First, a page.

Marginal Zone B Cell Lymphoma
Marginal Zone B Cell Lymphomas are classified by slowly progressing (Indolent) diseases that affect the B-lymphocytes, a type of white blood cells. They include any type of Lymphoma that develops at the edge of lymphatic tissues, also known as the “marginal zone”. There are three subtypes of Marginal Zone Lymphoma (MZL) and together they account for 8% of all Non-Hodgkin Lymphomas (NHL). NHL is any lymphoma that's not Hodgkin lymphoma. Hodgkin lymphomas comprise irregular cells called “Reed–Sternberg cells”.
For Marginal Zone B Cell Lymphoma and other MZL types, testing is done first. After initial testing, you may need a sample of your bone marrow cells taken, to check if you have lymphoma cells in your bone marrow. Rarely, you might need a lumbar puncture or MRI scan to verify if you have lymphoma in your brain or spinal cord. For MZL, A biopsy of a contaminated lymph node, is required for a correct diagnosis of the lymphoma subtype by identifying which type of blood cells are being affected.
What are the subtypes of Marginal Zone Lymphoma?
Each subtype is identified by where the cancer originated in the body. The three types of Marginal Zone Lymphoma include:
Extranodal Marginal Zone B-cell Lymphoma (MALT Lymphoma): originates in lymphoid tissue outside the lymph nodes, this is the most common subtype and makes up two thirds of all MZL cases. Can occur in the intestines, lungs, eyes, stomach, or salivary/thyroid gland. Most patients have a prior history of chronic infection, inflammation, or autoimmune disorders in the organ affected by the Lymphoma. Because MALT is linked to an infection, your doctor could advocate antibiotic remedy over a two-week interval, a majority of patients experience positive responses.
Splenic Marginal Zone B-cell Lymphoma: Develops in the spleen and accounts for 20% of all MZL cases. Patients with Splenic MZL are prone to developing Hepatitis C or other infections. Because of the enlarged spleen, MZL effecting the spleen could cause an irregular blood count, fatigue, and discomfort.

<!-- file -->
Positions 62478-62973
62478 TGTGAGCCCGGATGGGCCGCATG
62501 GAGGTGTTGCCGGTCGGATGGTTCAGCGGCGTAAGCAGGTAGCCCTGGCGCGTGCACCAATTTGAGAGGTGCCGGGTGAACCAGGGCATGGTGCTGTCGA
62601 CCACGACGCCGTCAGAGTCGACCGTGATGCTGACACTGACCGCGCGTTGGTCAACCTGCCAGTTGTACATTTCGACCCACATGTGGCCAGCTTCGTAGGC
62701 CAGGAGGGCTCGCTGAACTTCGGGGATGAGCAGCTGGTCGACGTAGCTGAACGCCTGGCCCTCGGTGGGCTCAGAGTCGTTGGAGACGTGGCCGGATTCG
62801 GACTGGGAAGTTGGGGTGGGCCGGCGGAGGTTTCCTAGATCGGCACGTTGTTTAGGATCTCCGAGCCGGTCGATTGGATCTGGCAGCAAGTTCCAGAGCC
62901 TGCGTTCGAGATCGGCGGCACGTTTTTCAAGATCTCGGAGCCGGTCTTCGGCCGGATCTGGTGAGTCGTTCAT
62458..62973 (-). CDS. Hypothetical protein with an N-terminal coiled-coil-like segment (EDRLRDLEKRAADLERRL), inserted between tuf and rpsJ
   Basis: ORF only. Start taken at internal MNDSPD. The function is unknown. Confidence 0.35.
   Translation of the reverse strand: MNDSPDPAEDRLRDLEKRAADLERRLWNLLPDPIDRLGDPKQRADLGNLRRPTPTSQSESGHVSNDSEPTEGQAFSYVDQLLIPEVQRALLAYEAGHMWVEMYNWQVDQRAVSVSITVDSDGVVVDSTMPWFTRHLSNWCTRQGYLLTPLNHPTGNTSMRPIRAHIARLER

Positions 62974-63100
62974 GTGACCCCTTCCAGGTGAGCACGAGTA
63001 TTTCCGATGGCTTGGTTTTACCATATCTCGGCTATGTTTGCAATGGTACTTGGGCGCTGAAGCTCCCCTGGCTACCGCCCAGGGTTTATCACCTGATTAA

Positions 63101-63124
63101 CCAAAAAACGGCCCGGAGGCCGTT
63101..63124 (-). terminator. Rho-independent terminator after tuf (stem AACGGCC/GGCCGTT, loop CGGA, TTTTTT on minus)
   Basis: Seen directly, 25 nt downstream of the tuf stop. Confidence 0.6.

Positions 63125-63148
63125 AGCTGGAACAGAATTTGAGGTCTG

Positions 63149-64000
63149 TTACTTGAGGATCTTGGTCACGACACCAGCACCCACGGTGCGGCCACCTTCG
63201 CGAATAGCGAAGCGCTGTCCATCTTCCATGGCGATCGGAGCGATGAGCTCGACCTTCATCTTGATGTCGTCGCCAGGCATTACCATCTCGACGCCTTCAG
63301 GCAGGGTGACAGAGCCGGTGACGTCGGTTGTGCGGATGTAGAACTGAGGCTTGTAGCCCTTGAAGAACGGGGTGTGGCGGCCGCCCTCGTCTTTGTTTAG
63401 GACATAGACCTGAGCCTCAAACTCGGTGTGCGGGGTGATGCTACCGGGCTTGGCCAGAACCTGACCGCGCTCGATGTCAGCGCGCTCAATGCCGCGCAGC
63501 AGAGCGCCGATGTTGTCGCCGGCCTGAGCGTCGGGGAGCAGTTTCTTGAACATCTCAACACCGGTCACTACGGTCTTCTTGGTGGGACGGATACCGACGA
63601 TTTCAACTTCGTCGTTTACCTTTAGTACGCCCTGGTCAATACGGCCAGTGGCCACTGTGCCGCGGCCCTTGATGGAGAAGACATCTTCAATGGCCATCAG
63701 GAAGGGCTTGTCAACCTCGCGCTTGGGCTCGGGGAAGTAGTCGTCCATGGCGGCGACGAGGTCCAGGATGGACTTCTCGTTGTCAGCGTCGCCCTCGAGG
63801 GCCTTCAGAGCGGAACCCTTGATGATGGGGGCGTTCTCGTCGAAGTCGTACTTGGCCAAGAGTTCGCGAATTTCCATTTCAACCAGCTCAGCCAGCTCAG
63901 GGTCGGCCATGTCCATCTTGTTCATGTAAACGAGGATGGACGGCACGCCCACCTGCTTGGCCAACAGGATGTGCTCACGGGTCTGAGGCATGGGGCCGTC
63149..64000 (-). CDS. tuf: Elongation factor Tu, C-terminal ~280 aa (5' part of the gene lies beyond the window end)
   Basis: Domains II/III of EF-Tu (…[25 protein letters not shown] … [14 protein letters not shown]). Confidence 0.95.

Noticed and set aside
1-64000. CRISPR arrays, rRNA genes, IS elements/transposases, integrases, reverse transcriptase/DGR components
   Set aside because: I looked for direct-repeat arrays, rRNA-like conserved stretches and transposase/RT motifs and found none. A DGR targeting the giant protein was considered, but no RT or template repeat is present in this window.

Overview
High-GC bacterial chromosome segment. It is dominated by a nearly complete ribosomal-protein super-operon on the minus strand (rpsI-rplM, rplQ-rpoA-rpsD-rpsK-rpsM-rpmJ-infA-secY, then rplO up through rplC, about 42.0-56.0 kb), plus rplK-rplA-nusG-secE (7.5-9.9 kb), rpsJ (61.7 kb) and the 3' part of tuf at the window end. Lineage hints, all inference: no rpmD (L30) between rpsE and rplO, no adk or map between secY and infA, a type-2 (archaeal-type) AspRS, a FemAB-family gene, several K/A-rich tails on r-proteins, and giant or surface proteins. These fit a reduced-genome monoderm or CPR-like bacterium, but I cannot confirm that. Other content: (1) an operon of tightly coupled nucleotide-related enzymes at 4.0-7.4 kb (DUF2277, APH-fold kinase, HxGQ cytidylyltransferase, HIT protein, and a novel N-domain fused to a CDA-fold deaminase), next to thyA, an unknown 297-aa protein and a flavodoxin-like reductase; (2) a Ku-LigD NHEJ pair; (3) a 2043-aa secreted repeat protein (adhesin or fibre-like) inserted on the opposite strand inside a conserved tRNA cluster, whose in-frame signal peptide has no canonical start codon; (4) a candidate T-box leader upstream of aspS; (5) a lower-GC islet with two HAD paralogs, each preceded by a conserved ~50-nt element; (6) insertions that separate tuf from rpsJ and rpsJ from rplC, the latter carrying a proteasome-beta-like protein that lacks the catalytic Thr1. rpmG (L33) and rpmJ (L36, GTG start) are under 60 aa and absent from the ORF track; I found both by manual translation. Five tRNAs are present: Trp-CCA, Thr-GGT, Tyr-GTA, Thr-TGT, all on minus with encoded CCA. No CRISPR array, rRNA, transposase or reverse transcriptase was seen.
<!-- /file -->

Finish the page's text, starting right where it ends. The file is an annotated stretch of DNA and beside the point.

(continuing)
Nodal Marginal Zone B-cell Lymphoma: Originates in the lymph nodes. The rarest subtype, accounts for only 10% of all MZL cases. In some cases, this also develops in the bone marrow.
Sometimes low-grade non-Hodgkin lymphoma can change into a quicker-rising lymphoma as it relapses or develops over time without proper treatment. People could discover bulging of the eyeball without pain, vision loss, or blurry vision. Rarely, MZL can transform right into a more aggressive lymphoma, but if it does, it is usually Diffuse Large B-Cell Lymphoma DLBCL.
MZL may also start exterior the abdomen (non-gastric) in the lung, skin, thyroid, salivary glands, or tissues surrounding the eye. Usually the lymphoma stays in the area where it begins and is not widespread or metastasized.
What treatments are used for Marginal Zone B Cell Lymphoma?
The prognosis of MZL patients is dependent upon many components, including what type of lymphoma, the stage of lymphoma and overall well-being of the patient. Some patients without symptoms might not receive treatment at first and will be actively monitored over time. Antibiotic therapy is used for patients who have underlying infections that resulted in MZL. Surgery is performed depending on the part of the body that the lymphoma is found in. For example, Splenic MZL patients can have their spleen removed (Splenectomy) and MALT Lymphoma patients can receive surgery if the breast or lungs are affected. Surgery is typically followed by radiation therapy.
Most patients with nodal marginal zone lymphoma with advanced stage illness and are not likely to achieve a cure, even with aggressive chemotherapy regimens, which are given to a large portion of all lymphoma patients. The relative treatment intensity is usually considered with the extent of illness, price of progression, and urgency for remedy response. Clinical researchers are actively investigating current treatments to find improvements and test the feasibility of new drugs to treat MZL. Clinical trials provide alternative treatment options for those who have not had a positive response from first-line therapies.